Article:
Clinicians at pediatric hospitals are experimenting with “smell training” among children who had covid-19 and have now lost this sense.
Montana is looking to join most other states in requiring small businesses to offer laid-off employees temporary continuity of their health care plans. But the bill, if it passes, likely won’t take effect in time to help people directly affected by the pandemic.
Hunger among kids is skyrocketing, even in America’s wealthiest counties. But given the nation’s highly uneven charitable food system, affluent communities have been far less ready for the unprecedented crisis than places accustomed to dealing with poverty and hardship.
With schools opening up classrooms, millions of young athletes are also getting out on fields and courts. But pandemic precautions and delays are spurring conflicts among parents, coaches and doctors.
The Aldaco family of Phoenix suffered more than most in this year of unfathomable losses. Three brothers perished in the pandemic: Jose in July, Heriberto in December and Gonzalo in February.
Health provider conflicts, fraud and access disparity temper the covid telehealth revolution.
Hesitancy toward routine childhood vaccines doesn’t necessarily predict hesitancy toward a covid shot.
Many undocumented immigrants are essential workers at high risk of exposure to the virus — and the pandemic’s economic crash — with no direct access to federal financial lifelines available to U.S. citizens.
Experts say the two-year expansion of subsidies for most people who buy insurance through the government exchanges would be among the most significant changes to the affordability of private insurance since the passage of the Affordable Care Act.
States are passing laws that would prevent people with Down syndrome, autism and other disabilities from being denied transplants solely because of their conditions.
Pharmacies are poised to start filling the gaps to vaccinate all of America against covid. Where does that leave people in rural counties that lack pharmacies?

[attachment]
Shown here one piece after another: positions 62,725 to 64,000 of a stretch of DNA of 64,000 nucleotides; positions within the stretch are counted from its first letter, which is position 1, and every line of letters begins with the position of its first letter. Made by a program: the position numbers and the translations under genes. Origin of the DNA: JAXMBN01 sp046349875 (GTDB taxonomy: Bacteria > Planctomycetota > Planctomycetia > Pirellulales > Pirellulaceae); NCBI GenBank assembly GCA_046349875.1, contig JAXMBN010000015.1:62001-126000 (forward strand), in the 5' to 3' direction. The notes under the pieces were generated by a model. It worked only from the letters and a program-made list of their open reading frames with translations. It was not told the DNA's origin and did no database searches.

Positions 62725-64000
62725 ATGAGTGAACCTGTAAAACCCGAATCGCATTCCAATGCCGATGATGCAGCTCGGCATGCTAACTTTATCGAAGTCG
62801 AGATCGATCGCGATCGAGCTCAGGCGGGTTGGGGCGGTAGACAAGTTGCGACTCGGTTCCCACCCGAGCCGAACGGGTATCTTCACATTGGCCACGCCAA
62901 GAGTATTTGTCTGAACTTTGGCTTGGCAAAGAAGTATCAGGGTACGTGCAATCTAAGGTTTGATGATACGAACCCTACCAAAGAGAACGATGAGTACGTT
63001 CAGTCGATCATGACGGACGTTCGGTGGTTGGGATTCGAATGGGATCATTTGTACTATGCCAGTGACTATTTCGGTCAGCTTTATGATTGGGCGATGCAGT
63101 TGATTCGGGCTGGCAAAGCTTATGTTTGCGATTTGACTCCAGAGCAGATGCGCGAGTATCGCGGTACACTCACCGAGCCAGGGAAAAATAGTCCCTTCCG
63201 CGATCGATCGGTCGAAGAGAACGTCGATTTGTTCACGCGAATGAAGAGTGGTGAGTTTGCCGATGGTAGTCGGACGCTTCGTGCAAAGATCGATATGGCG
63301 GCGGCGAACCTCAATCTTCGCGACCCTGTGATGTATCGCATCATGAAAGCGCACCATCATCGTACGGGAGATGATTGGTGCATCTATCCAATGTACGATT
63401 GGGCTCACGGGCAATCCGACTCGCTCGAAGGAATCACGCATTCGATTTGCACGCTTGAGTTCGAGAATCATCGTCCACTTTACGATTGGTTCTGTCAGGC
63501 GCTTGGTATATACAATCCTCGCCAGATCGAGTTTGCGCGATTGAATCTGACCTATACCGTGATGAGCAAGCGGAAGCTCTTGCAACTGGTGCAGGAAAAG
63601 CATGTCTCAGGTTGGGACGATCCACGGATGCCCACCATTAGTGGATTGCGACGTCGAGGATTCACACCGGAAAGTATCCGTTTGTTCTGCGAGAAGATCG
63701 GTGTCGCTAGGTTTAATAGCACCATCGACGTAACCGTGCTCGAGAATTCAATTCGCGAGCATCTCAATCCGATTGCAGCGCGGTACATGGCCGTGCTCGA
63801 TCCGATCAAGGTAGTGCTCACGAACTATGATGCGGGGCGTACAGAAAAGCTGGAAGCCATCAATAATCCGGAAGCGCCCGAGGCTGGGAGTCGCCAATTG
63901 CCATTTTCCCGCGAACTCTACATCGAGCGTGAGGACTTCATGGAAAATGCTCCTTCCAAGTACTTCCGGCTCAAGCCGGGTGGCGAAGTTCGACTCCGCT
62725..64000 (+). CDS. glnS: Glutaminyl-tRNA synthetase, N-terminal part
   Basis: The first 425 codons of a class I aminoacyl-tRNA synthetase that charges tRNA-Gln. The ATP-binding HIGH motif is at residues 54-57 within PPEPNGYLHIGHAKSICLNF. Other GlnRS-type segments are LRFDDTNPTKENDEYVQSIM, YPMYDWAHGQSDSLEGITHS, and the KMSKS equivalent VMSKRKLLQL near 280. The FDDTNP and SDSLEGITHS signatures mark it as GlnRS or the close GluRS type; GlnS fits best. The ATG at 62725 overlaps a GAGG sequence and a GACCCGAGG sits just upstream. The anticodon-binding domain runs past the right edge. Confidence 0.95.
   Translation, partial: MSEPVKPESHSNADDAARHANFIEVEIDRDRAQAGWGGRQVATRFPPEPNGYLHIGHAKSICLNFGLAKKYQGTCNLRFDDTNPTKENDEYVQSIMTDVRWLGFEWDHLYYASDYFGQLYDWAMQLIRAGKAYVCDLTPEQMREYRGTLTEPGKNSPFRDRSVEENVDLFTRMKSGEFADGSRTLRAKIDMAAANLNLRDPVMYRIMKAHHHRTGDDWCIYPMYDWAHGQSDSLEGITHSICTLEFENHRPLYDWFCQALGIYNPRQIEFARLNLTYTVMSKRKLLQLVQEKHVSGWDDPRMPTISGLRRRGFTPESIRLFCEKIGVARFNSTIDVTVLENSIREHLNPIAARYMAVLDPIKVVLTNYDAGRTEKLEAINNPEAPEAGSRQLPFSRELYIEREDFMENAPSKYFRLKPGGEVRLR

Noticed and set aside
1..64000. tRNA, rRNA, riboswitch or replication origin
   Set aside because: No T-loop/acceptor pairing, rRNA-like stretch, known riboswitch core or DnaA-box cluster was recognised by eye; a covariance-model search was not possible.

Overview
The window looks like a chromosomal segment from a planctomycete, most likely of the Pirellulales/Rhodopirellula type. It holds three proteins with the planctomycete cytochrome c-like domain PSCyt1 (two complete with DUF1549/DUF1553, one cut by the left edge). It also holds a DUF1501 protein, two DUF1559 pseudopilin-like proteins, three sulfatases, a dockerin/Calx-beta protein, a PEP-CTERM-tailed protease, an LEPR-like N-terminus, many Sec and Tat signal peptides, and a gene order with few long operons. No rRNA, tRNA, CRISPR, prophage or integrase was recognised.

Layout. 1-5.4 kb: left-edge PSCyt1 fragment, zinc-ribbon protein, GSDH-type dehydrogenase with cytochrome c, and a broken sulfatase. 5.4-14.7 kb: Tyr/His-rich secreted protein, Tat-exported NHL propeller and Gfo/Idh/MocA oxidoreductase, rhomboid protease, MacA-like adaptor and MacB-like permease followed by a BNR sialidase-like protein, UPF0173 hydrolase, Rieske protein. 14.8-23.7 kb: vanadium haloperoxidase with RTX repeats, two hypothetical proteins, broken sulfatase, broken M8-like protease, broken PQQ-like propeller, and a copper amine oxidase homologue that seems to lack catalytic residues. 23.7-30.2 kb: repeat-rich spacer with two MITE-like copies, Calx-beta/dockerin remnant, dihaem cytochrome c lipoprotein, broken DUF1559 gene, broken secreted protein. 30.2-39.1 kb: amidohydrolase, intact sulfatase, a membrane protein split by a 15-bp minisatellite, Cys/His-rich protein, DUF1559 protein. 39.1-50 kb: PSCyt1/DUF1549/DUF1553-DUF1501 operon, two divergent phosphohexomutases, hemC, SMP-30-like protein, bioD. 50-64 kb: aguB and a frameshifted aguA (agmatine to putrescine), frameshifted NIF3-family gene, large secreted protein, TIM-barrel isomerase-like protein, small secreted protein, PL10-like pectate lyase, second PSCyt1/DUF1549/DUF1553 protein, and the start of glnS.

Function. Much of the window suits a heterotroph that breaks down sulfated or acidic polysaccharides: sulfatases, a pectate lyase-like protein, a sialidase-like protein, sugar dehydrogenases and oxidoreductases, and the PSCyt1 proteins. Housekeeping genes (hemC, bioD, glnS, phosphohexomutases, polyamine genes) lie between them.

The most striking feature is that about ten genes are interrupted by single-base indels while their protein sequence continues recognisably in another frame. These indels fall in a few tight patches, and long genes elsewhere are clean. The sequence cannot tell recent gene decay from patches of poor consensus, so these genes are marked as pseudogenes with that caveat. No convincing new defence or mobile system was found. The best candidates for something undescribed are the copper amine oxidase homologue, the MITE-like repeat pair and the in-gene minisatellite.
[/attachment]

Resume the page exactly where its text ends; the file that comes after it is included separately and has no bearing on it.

Legislatures in conservative-leaning states across the country are pushing bills that would restrict abortion and, with a conservative Supreme Court in place, could erode abortion protections under Roe v. Wade.
Montana’s pick for health director has garnered both praise and criticism for his past in Kentucky, where he sought to add work requirements to the state’s Medicaid program and was a top health official amid a hepatitis A outbreak.
A KHN investigation found covid vaccine registration and information websites at the federal, state and local levels are flouting disability rights laws and limiting the ability of people who are blind or visually impaired to sign up for shots.
Montana is one of the latest states looking to aggressively check welfare eligibility to cut costs. Supporters of such steps say it’s about what’s fair — weeding out those who don’t qualify for assistance — while opponents say it will cut loose enrollees who actually need help.
Spiritual leaders risk their own lives and health to tend to covid’s victims and their loved ones.
As the newest federally recognized tribe, the Little Shell Tribe of Chippewa Indians of Montana is starting from scratch to deliver health care to members. While covid-19 has been devastating, it has sped up the tribe’s ability to build a clinic. Yet, lacking a reservation, the tribe faces challenges reaching its scattered members.
Veterans Affairs officials are flying COVID-19 vaccines to remote locations in Montana and Alaska to quickly inoculate rural veterans before the drugs expire.
Marilyn Bartlett, credited with saving Montana’s state employee health plan millions of dollars, is a busy consultant now, as states, counties and big businesses try to use her playbook to bring down hospital costs.
The pandemic and economic crisis give states new incentives to extend health coverage to their uninsured residents.